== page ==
Recent changes to North Carolina election laws restrict a local government’s ability to hold referenda on general obligation (“G.O.”) bonds. The main takeaway is this: G.O. bond elections now can be held only on dates when all the voting precincts in the jurisdiction are otherwise required to be open. This essentially restricts counties to holding bond elections only in even-numbered years on the primary or general election dates, while municipalities can choose those dates or their own primary and general election dates in odd-numbered years. There are, of course, some limited exceptions.  

Prior G.O. Bond Referendum Process

Under the prior law, if a general obligation referendum was held on a day besides a primary election date or a general election date, it had to be held greater than 30 days before or 30 days after all other elections in the unit seeking to hold the referendum. Some types of referenda had additional timing requirements: bond referenda did not.

Changes to the Referendum Statute

The new law amends N.C. Gen. Stat. § 163-287 to require that referenda be held only on the day of a regular primary or election. This effectively removed special elections for all bond (and other) referenda. Some of the reasons for the policy decision were the cost savings: rather than have elections solely for bonds or other referenda, all of the election items would happen in either the primary election or the general election.  More importantly, the idea was that restricting the election dates would tend to produce higher turnout and thereby produce a broader sense of the community on the referendum question. 

The general rule, as stated in the preview to this post, is that general obligation bond referenda may only be held in even-numbered years and on general election or primary dates, unless a.) a municipality is seeking a G.O. referendum in an odd-numbered year (with the exception of High Point) or b.) there is an election in an odd-numbered year requiring all of the precincts in the county to be open.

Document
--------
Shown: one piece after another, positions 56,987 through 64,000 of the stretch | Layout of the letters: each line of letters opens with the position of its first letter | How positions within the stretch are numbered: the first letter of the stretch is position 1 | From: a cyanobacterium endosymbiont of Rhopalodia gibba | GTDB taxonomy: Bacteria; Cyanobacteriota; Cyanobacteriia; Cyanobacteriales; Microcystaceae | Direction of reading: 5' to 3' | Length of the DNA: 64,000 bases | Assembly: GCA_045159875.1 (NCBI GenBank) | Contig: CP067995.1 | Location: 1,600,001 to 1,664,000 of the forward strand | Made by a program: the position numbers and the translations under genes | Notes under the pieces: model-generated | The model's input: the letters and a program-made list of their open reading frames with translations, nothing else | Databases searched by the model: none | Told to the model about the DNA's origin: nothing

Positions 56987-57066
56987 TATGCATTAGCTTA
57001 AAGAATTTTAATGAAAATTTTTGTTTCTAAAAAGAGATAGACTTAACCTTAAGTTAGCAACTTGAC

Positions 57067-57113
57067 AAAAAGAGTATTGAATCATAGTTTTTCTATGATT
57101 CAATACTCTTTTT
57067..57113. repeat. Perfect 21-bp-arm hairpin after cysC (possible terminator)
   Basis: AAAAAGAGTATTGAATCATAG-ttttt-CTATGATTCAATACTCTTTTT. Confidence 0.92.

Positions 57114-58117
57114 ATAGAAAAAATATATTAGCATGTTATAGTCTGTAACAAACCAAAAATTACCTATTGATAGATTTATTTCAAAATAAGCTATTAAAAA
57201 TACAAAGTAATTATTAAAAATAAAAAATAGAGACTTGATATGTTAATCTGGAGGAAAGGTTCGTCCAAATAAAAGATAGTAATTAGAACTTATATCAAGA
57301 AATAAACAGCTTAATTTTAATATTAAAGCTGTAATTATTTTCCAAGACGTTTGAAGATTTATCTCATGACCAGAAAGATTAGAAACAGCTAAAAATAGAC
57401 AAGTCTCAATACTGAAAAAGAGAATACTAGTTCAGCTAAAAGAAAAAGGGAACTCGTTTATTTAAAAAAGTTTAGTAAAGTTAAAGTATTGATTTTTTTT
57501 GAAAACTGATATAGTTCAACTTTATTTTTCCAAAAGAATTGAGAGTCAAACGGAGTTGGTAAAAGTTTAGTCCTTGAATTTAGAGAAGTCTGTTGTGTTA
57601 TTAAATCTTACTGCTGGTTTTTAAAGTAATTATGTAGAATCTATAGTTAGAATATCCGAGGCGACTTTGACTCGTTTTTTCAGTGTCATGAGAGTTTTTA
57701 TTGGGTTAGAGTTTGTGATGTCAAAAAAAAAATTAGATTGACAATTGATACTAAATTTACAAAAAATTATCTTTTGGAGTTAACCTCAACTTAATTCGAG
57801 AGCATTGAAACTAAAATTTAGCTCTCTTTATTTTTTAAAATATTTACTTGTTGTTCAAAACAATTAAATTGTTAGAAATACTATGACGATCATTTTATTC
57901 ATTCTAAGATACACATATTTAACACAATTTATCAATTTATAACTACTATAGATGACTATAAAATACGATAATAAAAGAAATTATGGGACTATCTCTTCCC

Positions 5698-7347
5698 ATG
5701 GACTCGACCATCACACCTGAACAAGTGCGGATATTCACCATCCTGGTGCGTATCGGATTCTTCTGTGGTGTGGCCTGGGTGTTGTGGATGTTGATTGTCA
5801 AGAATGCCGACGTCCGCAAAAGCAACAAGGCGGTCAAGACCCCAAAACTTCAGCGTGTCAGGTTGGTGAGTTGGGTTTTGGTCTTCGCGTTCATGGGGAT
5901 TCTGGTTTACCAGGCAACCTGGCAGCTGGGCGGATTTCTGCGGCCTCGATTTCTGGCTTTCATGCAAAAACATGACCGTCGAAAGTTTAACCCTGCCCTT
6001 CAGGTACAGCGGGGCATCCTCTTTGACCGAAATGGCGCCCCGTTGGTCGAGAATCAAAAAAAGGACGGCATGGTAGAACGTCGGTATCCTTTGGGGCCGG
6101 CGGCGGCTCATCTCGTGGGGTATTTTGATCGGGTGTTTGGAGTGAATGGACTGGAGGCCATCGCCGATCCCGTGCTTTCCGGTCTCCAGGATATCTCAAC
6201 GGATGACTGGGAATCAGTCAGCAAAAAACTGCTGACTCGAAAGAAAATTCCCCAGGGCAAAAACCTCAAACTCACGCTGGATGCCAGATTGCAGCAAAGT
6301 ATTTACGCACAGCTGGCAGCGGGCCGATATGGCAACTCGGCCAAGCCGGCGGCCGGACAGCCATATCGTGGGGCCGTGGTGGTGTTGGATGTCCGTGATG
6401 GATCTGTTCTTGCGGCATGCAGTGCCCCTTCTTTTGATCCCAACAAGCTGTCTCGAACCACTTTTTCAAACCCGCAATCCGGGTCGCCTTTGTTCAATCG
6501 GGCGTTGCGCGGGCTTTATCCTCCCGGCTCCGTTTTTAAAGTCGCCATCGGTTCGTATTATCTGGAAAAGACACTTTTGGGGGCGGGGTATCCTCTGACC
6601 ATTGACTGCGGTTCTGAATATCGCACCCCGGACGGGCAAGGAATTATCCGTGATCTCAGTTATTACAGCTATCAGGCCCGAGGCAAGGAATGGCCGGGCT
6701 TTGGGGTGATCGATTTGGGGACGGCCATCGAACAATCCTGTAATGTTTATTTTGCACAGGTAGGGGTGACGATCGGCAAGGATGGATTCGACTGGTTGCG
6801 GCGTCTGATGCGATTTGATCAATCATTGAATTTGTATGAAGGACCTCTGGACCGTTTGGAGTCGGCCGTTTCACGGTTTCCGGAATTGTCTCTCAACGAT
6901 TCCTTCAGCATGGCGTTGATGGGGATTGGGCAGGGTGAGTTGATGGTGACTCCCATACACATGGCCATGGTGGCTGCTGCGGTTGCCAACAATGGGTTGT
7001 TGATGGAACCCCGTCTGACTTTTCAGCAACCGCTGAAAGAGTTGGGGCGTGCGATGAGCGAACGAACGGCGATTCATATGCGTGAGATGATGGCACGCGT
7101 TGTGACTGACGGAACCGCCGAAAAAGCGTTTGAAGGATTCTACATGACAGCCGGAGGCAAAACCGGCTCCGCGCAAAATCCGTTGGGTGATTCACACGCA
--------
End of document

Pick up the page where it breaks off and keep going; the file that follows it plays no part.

As Professor Bob Joyce of the UNC School of Government notes, Burke and Mecklenburg Counties hold school board elections in odd-numbered years and appear to require that all precincts in the county are open (Wake is another odd-numbered election county, but has districts and does not require all precincts to be open), meaning that the general election in an odd-numbered year could also allow for bond referenda.

The new law does allow for special elections for GO bonds to finance health and sanitation systems, so long as the governing body of the local government adopts a resolution stating why the special election is needed at a time other than a general election or primary election in an an even-numbered year. The other provisions surrounding the general obligation referenda process did not change.

What are the Implications?

Essentially, all units of government looking to issue general obligation debt need to know that their timing of bond referenda must be centered around general and primary elections in even numbered years. Municipalities (and the exceptions above) have a little more flexibility by being able to put G.O. bond referenda to voters during odd years as well.  Again, we’ve noted some exceptions; there may be other jurisdictions with unusual election schedules. This new law will also apply to limit the dates for other local option referenda, such as county referenda on local option sales taxes or liquor-by-the-drink and similar ABC-related elections.

With a smaller number of available dates for bond referenda, local governments need to be especially diligent in planing ahead for projects that they want to finance with general obligation bonds. The formal process takes longer and has to be completed earlier than most people think. Typically, for a November referendum, the formal process has to start at least by June and be finished by mid-September to be on a November ballot. The informal process (i.e. determining the projects to be financed and the amount of the bonds) has to be worked out prior to beginning the formal process of getting the G.O. referendum on the ballot. Some local governments also wish to engage in a public information campaign to educate the public on why the bonds are necessary prior to the vote.

As always, see our disclaimer and please consult with your friendly neighborhood bond attorney when thinking through your referenda process. Call or email us if you want to discuss this issue further or want to see a sample calendar of events for your bond referendum.

<Image by Dwight Burdette>